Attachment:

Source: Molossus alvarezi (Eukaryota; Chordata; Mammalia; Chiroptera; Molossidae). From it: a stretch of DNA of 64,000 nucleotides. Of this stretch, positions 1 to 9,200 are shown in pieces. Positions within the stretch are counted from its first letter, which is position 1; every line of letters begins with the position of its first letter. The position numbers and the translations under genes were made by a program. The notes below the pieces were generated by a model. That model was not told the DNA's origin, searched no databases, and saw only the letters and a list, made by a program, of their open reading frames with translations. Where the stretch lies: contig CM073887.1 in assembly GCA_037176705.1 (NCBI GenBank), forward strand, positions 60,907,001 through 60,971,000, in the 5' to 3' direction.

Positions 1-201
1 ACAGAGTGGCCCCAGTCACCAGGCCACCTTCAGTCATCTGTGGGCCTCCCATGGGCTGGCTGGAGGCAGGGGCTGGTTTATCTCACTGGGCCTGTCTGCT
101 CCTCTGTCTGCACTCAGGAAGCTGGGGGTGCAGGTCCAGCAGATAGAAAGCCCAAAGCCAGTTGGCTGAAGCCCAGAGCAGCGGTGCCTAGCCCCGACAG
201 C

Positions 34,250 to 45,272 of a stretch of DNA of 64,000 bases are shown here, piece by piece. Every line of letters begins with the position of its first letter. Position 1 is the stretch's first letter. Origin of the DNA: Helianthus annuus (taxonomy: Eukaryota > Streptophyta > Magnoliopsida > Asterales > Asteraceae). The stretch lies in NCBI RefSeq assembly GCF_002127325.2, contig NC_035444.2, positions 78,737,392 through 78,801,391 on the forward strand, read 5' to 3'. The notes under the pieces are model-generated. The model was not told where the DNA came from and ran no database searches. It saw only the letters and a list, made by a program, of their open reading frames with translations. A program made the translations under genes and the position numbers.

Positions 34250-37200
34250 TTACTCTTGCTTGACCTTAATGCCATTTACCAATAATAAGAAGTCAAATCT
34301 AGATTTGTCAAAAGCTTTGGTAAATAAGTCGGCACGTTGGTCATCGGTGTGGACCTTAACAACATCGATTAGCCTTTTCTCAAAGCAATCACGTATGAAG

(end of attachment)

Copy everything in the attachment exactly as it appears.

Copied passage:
Source: Molossus alvarezi (Eukaryota; Chordata; Mammalia; Chiroptera; Molossidae). From it: a stretch of DNA of 64,000 nucleotides. Of this stretch, positions 1 to 9,200 are shown in pieces. Positions within the stretch are counted from its first letter, which is position 1; every line of letters begins with the position of its first letter. The position numbers and the translations under genes were made by a program. The notes below the pieces were generated by a model. That model was not told the DNA's origin, searched no databases, and saw only the letters and a list, made by a program, of their open reading frames with translations. Where the stretch lies: contig CM073887.1 in assembly GCA_037176705.1 (NCBI GenBank), forward strand, positions 60,907,001 through 60,971,000, in the 5' to 3' direction.

Positions 1-201
1 ACAGAGTGGCCCCAGTCACCAGGCCACCTTCAGTCATCTGTGGGCCTCCCATGGGCTGGCTGGAGGCAGGGGCTGGTTTATCTCACTGGGCCTGTCTGCT
101 CCTCTGTCTGCACTCAGGAAGCTGGGGGTGCAGGTCCAGCAGATAGAAAGCCCAAAGCCAGTTGGCTGAAGCCCAGAGCAGCGGTGCCTAGCCCCGACAG
201 C

Positions 34,250 to 45,272 of a stretch of DNA of 64,000 bases are shown here, piece by piece. Every line of letters begins with the position of its first letter. Position 1 is the stretch's first letter. Origin of the DNA: Helianthus annuus (taxonomy: Eukaryota > Streptophyta > Magnoliopsida > Asterales > Asteraceae). The stretch lies in NCBI RefSeq assembly GCF_002127325.2, contig NC_035444.2, positions 78,737,392 through 78,801,391 on the forward strand, read 5' to 3'. The notes under the pieces are model-generated. The model was not told where the DNA came from and ran no database searches. It saw only the letters and a list, made by a program, of their open reading frames with translations. A program made the translations under genes and the position numbers.

Positions 34250-37200
34250 TTACTCTTGCTTGACCTTAATGCCATTTACCAATAATAAGAAGTCAAATCT
34301 AGATTTGTCAAAAGCTTTGGTAAATAAGTCGGCACGTTGGTCATCGGTGTGGACCTTAACAACATCGATTAGCCTTTTCTCAAAGCAATCACGTATGAAG